While hell hath no fury like a woman scorned, it seems the female heart can handle the hostility. A new study presented at the American Heart Association meeting suggests that hostile women, unlike men, don’t suffer cardiac repercussions:
The findings are based on a population study of more than 3,000 adults in Nova Scotia, Canada, all of whom were selected at random…
Known risk factors for heart disease were assessed in this group, including age, smoking habit, exercise, cholesterol levels, family history, weight, and diabetes.
Their personality type was also assessed, looking in particular at their levels of hostility. This is a key component of type A personality, which has been linked to increased risk of poor heart health.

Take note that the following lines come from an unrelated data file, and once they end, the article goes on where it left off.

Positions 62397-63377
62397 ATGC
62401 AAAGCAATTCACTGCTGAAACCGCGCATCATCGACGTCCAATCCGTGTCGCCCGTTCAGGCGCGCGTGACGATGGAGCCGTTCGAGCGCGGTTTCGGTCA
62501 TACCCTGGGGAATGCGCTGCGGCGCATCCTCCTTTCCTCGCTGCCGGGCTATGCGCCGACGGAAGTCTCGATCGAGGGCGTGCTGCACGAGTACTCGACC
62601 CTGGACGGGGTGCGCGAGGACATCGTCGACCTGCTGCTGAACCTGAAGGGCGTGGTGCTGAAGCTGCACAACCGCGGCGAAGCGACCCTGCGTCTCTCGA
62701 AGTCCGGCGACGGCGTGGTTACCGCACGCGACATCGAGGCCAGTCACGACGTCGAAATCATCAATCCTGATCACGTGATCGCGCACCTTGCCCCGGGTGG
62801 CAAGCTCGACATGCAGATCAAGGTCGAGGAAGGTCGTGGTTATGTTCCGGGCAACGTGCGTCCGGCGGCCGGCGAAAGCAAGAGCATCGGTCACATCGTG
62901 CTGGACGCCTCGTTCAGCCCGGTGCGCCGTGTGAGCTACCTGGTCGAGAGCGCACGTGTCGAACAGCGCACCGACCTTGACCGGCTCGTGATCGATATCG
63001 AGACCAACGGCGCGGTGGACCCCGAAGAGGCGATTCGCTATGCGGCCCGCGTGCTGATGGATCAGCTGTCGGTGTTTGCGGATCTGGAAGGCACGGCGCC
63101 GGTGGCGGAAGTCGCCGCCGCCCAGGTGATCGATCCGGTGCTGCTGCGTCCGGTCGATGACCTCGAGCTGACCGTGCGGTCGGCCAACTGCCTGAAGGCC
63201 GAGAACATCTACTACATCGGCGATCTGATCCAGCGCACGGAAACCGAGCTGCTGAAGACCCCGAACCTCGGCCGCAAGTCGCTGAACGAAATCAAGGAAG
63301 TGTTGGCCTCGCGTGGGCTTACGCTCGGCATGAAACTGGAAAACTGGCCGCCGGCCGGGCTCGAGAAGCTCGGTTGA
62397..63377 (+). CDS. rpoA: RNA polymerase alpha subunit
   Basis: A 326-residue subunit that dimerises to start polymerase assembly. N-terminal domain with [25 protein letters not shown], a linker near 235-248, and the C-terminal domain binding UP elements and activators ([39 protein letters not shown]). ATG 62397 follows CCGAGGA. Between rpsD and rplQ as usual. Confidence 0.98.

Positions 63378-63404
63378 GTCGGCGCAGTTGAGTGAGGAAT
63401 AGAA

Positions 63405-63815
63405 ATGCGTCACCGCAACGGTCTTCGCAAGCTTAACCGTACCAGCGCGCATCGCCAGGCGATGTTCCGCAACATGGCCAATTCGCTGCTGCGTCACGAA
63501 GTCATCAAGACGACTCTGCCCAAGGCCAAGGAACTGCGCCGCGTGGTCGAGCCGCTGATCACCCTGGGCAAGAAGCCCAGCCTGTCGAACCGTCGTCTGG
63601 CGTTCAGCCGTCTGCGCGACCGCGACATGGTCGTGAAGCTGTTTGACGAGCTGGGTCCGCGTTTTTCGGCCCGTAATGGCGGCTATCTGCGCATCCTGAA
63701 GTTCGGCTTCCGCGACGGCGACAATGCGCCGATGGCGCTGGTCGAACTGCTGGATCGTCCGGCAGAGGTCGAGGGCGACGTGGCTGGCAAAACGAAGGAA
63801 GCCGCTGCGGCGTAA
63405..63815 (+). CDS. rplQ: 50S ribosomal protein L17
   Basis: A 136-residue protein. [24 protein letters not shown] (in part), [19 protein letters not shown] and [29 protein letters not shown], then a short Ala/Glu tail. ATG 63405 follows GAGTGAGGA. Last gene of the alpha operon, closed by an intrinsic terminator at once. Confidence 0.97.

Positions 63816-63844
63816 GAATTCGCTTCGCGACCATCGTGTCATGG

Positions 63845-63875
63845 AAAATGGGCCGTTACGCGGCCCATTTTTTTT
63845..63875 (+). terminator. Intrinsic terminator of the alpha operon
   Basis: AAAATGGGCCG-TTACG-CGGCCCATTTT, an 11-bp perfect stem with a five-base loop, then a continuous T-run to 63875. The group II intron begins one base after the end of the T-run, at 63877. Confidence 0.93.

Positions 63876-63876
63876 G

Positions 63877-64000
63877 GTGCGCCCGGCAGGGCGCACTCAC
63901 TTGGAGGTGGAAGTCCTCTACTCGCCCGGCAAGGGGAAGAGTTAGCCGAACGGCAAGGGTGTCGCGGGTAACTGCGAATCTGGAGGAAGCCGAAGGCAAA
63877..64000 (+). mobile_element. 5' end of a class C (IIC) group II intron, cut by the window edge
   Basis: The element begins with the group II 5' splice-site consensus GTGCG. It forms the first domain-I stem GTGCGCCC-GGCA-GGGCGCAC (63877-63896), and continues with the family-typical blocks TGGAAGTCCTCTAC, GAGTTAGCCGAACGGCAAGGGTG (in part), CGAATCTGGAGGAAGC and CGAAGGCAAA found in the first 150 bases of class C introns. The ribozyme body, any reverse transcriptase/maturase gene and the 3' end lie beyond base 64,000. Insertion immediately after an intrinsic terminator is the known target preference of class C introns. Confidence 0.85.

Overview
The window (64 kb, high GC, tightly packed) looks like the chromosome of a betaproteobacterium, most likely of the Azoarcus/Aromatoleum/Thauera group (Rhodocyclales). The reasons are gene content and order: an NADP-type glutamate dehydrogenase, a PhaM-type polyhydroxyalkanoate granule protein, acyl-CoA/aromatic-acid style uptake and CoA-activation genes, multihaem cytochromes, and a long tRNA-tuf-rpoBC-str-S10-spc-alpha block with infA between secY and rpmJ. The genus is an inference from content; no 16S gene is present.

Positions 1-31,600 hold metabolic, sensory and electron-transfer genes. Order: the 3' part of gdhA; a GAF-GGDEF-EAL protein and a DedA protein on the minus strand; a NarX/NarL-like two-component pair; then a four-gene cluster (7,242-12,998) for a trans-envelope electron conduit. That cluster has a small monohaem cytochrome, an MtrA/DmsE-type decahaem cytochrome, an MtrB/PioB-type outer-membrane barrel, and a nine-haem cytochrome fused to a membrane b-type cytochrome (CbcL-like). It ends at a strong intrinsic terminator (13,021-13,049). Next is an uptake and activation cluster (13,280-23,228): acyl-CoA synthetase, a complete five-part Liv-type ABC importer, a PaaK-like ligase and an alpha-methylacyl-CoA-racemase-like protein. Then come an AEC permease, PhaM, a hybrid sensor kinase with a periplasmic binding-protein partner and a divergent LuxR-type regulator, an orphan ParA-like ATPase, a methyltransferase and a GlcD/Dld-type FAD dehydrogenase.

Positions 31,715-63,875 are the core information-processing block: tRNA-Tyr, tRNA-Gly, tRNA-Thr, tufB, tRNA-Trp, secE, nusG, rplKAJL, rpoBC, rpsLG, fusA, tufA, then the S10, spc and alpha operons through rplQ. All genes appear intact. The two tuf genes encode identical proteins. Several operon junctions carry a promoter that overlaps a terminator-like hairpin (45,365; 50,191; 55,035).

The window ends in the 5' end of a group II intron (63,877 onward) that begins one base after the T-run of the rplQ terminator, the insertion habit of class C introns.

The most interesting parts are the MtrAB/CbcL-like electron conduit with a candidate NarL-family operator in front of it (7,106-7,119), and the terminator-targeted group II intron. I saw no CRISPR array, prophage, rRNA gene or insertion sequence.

After taking account of other influential factors, men with high hostility scores were twice as likely to have recurrent episodes of poor heart health as men with low hostility scores.
But there was no difference among the women, irrespective of their hostility scores.
We thought that these personality-based correlations of heart disease, and even the term “Type A” personality, had gone out of vogue, but there’s still some investigation on this subject. Now that we don’t have to lecture our female patients on letting go of the hate, we can focus on tangible things like smoking cessation and cholesterol.
More background info from the authors, at APA online…